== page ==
Musicians’ brains use ‘sight-reading area’ to excel at 3D mental rotation

Title of paper under discussion

Broca’s Area Supports Enhanced Visuospatial Cognition in Orchestral Musicians


Vanessa Sluming, Jonathan Brooks, Matthew Howard, John Joseph Downes and Neil Roberts


Journal of Neuroscience 4 April 2007,  27 (14) 3799-3806

Link to paper (free access)


In solving freshly presented 3D mental rotation puzzles, members of the Royal Liverpool Philharmonic Orchestra (RLPO) consistently demonstrated levels of skill “normally only attained after significant practice”. Magnetic Resonance Imaging (MRI) brain scanning carried out on the musicians – and some non-musicians too – whilst they tackled the puzzles, gave scientists a window into this enhanced ability. In the non-musicians’ brains it was only a brain circuit called the ‘visuospatial network’ that ‘lit up’ during solving. But in the musicians’ brains an additional region – ‘Broca’s area’ – became active, a region most commonly associated with speech but also known to support musical sight-reading and ‘motor-sequence organisation’. The researchers deduced that development of musical sight-reading skills alters a musician’s brain in a way that ‘confers a wider cognitive benefit’- in this case, an enhanced ability to solve 3D mental rotation puzzles.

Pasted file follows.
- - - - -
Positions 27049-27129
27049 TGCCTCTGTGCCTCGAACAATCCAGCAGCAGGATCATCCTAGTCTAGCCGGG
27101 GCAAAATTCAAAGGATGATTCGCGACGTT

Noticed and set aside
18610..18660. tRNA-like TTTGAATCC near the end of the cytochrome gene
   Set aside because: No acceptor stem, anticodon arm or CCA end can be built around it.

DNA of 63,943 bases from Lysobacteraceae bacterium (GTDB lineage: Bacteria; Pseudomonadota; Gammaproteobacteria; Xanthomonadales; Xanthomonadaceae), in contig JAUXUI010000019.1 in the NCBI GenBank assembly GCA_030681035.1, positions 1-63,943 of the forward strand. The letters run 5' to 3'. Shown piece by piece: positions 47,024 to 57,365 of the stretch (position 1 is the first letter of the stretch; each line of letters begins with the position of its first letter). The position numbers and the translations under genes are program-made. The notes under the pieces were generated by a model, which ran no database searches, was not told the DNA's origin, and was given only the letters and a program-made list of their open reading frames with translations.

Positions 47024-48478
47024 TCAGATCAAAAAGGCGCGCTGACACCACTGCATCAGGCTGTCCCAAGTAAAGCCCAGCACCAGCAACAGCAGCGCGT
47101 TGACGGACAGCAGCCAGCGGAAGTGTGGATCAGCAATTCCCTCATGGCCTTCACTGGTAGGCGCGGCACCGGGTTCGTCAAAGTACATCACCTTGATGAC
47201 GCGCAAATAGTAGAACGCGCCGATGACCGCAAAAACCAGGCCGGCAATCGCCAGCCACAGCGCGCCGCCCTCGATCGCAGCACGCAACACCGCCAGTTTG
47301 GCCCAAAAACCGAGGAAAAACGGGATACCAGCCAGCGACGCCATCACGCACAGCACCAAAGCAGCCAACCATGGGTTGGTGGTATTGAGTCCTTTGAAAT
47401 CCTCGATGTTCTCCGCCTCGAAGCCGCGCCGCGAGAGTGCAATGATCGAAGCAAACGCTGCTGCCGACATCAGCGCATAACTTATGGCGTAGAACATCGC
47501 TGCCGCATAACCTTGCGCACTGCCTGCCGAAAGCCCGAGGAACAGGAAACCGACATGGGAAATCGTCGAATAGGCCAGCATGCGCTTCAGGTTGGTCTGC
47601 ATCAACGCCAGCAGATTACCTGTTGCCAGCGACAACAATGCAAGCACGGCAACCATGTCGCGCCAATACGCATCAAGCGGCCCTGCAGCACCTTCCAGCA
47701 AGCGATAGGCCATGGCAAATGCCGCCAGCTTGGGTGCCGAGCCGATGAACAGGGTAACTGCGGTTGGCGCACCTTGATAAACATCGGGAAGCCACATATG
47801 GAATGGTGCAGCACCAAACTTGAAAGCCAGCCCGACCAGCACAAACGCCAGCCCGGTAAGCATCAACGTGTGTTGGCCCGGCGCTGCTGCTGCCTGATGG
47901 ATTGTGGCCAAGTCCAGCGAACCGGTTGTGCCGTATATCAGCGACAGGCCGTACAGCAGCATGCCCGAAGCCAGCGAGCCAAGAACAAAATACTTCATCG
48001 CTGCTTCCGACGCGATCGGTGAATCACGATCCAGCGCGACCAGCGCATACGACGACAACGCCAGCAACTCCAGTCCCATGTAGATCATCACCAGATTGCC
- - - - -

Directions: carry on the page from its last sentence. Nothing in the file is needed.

Above: The left-most image of each row has a rotated identical twin image within that row – can you spot them? (from article by Çetin Tüker)


Vanessa Sluming and her colleagues, based at the University of Liverpool just down the road from the Philharmonic Hall, reasoned that the sight-reading skills of an orchestral musician, so essential to their everyday professional lives, bear striking similarities to 3D mental rotation (3DMR) skills. Sight-reading involves “the extremely rapid implementation of a series of operations through perception, including visuospatial analysis of symbolic input [reading printed music], to the sequential and coordinated motor output [of musical performance].” 3D mental rotation tasks are similar in that they involve “rapidly sequencing a series of operations”: looking at an object (A), looking at another one (B), mentally rotating B (by imagined “motor transformation”) to discover if it’s the same as A, and finally committing to the decision.